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dc.rights.licenseRestricted to current Rensselaer faculty, staff and students. Access inquiries may be directed to the Rensselaer Libraries.
dc.contributorMitchell, John E.
dc.contributorPang, Jong-Shi
dc.contributorEcker, Joseph G.
dc.contributorLi, Fengyan
dc.contributorBan, Xuegang
dc.contributor.authorBai, Lijie
dc.date.accessioned2021-11-03T08:06:17Z
dc.date.available2021-11-03T08:06:17Z
dc.date.created2014-01-17T14:54:31Z
dc.date.issued2013-08
dc.identifier.urihttps://hdl.handle.net/20.500.13015/1005
dc.descriptionAugust 2013
dc.descriptionSchool of Science
dc.description.abstractIn Chapter 2, we show that the global resolution of a general convex quadratic program with complementarity constraints (QPCC), possibly infeasible or unbounded, can be accomplished in finite time. The method constructs a min-max mixed integer formulation by introducing finitely many binary variables, one for each complementarity constraint. Based on the primal-dual relationship of a pair of convex quadratic programs and on a logical Benders scheme, an extreme ray/point generation procedure is developed, which relies on valid satisfiability constraints for the integer program. To improve this scheme, we propose a two-stage approach wherein the first stage solves the mixed integer quadratic program with preset upper bounds on the complementarity variables, and the second stage solves the program outside this bounded region by the Benders scheme. We report computational results with our method.
dc.description.abstractQuadratic Convex Reformulation (QCR) is a technique that has been proposed for binary and mixed integer quadratic programs. In Chapter 4, we extend the QCR method to convex quadratic programs with linear complementarity constraints (QPCCs). Due to the complementarity relationship between the nonnegative variables y and w, a term yTDw can be added to the QPCC objective function, where D is a nonnegative diagonal matrix chosen to maintain the convexity of the objective function and the global resolution of the QPCC. The addition of yTDw turns out to be a simplified version of the QCR method. Following the QCR method, the products of linear equality constraints can also be used to perturb the QPCC objective function, with the goal that the new QP relaxation provides a tighter lower bound. By solving a semidefinite program, an equivalent QPCC can be obtained whose QP relaxation bound is as tight as possible. In addition, we extend the QCR to a general quadratically constrained quadratic program (QCQP), of which the QPCC is a special example. Computational tests on QPCCs are presented.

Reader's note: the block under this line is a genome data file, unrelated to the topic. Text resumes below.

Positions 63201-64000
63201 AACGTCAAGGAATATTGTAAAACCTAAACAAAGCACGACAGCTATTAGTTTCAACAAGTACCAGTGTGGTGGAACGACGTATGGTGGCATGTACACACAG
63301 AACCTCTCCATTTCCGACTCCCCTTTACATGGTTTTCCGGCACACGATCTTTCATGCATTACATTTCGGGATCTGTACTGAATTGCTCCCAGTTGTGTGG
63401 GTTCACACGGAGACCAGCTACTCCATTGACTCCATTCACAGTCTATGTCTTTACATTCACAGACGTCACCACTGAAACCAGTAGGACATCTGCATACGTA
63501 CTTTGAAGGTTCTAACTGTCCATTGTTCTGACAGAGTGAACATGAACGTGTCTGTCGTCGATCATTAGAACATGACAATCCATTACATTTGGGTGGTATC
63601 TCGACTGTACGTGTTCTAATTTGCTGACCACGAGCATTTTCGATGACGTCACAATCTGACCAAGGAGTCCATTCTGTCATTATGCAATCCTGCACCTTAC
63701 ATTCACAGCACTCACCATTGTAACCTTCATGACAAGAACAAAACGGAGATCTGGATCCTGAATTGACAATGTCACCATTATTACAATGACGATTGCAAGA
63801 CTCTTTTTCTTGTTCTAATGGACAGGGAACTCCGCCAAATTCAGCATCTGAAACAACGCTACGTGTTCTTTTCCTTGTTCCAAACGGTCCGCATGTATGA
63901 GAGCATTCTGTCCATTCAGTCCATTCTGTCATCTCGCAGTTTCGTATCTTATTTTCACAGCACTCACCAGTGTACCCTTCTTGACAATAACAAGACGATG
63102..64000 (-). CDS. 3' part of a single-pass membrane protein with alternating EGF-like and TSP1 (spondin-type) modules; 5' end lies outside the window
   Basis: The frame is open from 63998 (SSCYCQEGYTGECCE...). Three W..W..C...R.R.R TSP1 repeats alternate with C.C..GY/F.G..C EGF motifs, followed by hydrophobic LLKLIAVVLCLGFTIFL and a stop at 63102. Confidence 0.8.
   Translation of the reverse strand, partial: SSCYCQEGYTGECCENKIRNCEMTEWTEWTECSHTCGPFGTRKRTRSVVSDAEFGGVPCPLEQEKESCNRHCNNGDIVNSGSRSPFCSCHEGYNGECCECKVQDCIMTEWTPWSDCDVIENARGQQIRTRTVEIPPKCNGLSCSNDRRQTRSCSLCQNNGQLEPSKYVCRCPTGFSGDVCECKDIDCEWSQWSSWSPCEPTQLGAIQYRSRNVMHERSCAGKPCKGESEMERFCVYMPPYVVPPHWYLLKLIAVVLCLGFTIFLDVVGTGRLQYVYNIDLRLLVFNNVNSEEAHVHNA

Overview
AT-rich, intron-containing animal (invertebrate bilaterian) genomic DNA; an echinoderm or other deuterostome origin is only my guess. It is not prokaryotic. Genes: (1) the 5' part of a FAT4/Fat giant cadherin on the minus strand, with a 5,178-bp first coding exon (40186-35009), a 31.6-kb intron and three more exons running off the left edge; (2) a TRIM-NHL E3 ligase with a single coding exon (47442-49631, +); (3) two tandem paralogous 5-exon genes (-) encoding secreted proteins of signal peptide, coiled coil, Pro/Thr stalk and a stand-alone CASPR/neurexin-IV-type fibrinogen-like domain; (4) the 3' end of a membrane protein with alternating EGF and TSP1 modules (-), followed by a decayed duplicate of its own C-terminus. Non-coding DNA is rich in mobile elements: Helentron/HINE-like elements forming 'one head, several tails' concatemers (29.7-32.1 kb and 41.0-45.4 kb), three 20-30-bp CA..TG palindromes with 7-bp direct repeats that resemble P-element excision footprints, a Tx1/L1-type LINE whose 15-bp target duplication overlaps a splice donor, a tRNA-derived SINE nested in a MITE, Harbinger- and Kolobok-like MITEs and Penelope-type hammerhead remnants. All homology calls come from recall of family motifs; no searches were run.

dc.description.abstractIn Chapter 3, we address several topics associated with three classes of constrained optimization problems: QPCCs for quadratic programs with (linear) complementarity constraints, QCQPs for quadratically constrained quadratic programs, and completely positive programs. The subclass of QCQPs, ones that are broader than the QPCCs and fail the Slater constraint qualifications (CQ) can be formulated as QPCCs, therefore a Frank-Wolfe type result holds for this class of QCQPs. We establish a fundamental role of this class of QCQPs in a quadratically constrained non-quadratic program failing the Slater CQ. We also show that such a QCQP, if copositive, can be reformulated as an equivalent completely positive program in the sense of feasibility, boundedness, attainability as well as solvability.
dc.description.abstractWe also investigate the addition of a penalty term yTDw to the objective function, where y and w are the complementary variables and D is a nonnegative diagonal matrix. The matrix D can be chosen effectively by solving a semidefinite program, ensuring that the objective function remains convex. The addition of the penalty term can often reduce the overall runtime by at least 50%. In addition, we report preliminary computational testing on a quadratic program (QP) relaxation method, which can be used to obtain better lower bounds from infeasible points; this method could be incorporated into a branching scheme. By combining the penalty method and the QP relaxation method, more than 90% of the gap can be closed for some QPCC problems.
dc.description.abstractThe present thesis mainly addresses three topics: (1) the global resolution method of convex quadratic programs with linear complementarity constraints (QPCCs); (2) the relationships among QPCCs, quadratically constrained quadratic programs (QCQPs) and completely positive programs; (3) the quadratic convex reformulation (QCR) techniques on the general QCQPs, therefore on the QPCCs.
dc.language.isoENG
dc.publisherRensselaer Polytechnic Institute, Troy, NY
dc.relation.ispartofRensselaer Theses and Dissertations Online Collection
dc.subjectMathematics
dc.titleOn convex quadratic programs with linear complementarity constraints
dc.typeElectronic thesis
dc.typeThesis
dc.digitool.pid170214
dc.digitool.pid170215
dc.digitool.pid170216
dc.rights.holderThis electronic version is a licensed copy owned by Rensselaer Polytechnic Institute, Troy, NY. Copyright of original work retained by author.
dc.description.degreePhD
dc.relation.departmentDept. of Mathematical Sciences


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